4 JUNE 1971, Page 7

Madmen, fanatics, saints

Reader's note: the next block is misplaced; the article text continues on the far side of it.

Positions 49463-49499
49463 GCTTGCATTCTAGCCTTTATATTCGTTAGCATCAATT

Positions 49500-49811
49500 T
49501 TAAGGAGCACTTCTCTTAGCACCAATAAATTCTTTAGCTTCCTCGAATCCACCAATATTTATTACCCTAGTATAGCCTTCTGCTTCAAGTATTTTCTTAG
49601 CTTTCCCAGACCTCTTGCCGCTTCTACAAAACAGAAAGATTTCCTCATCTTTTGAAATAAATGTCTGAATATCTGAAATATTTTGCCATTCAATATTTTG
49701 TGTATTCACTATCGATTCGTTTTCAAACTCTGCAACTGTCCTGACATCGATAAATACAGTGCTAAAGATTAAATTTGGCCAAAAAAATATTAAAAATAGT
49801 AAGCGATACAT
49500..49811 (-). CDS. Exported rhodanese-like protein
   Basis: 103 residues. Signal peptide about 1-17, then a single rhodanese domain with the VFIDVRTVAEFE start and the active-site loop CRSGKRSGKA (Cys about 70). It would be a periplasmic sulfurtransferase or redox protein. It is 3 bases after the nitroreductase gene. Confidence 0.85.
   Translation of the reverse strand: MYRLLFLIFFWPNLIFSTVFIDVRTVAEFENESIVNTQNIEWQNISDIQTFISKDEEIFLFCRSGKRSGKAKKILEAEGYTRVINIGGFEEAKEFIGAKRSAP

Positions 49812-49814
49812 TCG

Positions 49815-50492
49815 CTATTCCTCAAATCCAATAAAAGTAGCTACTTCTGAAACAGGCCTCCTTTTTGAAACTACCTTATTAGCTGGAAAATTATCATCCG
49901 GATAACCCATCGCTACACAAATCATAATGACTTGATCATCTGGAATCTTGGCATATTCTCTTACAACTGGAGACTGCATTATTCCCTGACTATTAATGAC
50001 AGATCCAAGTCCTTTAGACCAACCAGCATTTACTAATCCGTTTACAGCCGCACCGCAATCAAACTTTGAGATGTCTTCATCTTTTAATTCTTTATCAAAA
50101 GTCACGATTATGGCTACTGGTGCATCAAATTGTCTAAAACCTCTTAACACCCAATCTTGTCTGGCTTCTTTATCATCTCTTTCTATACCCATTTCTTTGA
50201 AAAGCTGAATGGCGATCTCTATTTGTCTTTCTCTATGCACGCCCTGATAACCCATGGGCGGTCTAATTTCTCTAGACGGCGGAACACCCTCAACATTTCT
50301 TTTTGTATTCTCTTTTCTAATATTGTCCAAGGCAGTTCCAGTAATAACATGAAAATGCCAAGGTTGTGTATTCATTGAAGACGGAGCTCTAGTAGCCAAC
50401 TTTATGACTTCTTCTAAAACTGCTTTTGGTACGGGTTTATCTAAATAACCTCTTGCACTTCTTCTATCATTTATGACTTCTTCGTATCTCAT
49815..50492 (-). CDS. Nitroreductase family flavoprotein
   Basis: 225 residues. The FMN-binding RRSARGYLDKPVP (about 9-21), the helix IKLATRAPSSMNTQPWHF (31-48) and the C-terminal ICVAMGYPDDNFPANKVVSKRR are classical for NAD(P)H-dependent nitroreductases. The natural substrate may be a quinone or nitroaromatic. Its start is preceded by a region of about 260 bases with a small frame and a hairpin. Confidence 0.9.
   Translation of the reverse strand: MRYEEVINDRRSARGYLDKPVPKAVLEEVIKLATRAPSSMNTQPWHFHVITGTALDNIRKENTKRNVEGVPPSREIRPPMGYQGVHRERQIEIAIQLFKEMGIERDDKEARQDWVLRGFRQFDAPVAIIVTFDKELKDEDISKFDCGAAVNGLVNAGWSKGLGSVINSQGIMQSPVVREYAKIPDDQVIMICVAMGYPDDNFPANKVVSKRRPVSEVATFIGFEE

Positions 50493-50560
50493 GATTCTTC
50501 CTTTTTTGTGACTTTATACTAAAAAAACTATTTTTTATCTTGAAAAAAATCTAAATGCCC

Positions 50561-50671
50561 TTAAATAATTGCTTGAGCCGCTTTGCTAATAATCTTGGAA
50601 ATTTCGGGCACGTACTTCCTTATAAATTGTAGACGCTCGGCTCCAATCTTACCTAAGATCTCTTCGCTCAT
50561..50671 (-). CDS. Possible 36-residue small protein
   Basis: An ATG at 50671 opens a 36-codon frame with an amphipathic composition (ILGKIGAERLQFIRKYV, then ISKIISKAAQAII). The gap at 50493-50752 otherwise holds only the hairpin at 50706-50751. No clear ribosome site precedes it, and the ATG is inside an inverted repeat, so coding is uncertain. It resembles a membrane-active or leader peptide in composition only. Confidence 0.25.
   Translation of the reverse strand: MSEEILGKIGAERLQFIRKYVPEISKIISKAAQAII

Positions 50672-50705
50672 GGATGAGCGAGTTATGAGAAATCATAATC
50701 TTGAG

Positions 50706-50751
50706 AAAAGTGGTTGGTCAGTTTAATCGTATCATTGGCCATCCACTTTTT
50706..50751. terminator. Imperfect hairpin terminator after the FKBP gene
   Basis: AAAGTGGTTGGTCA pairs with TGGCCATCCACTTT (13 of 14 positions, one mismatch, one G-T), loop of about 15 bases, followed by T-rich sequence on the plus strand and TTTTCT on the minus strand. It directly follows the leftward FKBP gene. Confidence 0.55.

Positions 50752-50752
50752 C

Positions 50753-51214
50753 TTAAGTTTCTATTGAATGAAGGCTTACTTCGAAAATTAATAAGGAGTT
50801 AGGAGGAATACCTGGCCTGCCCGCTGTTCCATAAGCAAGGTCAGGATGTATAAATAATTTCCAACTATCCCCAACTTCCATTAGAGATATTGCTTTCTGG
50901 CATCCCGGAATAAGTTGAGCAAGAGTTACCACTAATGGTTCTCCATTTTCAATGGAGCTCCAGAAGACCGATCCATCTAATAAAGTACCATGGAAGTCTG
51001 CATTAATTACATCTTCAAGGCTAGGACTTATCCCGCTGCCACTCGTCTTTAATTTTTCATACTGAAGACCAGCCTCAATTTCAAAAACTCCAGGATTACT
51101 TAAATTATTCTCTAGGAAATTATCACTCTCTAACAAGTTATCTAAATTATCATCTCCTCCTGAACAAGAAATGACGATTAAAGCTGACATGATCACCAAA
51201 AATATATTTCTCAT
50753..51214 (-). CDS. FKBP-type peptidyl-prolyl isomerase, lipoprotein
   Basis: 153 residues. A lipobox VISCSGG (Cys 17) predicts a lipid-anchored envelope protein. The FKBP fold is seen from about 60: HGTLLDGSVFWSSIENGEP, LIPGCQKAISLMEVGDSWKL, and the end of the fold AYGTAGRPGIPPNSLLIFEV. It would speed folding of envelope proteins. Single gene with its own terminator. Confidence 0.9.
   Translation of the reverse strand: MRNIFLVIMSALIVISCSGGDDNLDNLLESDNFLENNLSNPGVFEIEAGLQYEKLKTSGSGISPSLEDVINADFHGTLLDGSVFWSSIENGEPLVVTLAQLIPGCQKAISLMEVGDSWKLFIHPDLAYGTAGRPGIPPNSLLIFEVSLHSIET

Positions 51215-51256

Tory members of parliament—possibly con- trary to the general impression—are much more susceptible to the feelings of their local chairmen, their constituents, and indeed the public generally. And it is, of course, one thing to go against your party if you know that nevertheless you are going with your constituents and the public. It is quite another (and most undemocratic) thing to go against party, constituents and public all at once, and is the action of a madman, fanatic Or saint. We do not really want to be governed, or indeed represented, by mad- men. fanatics or saints: we want politicians who are serious about politics. If Maccles- field produces another Bromsgrove result, it should increase the present small but grow- ing number of serious politicians;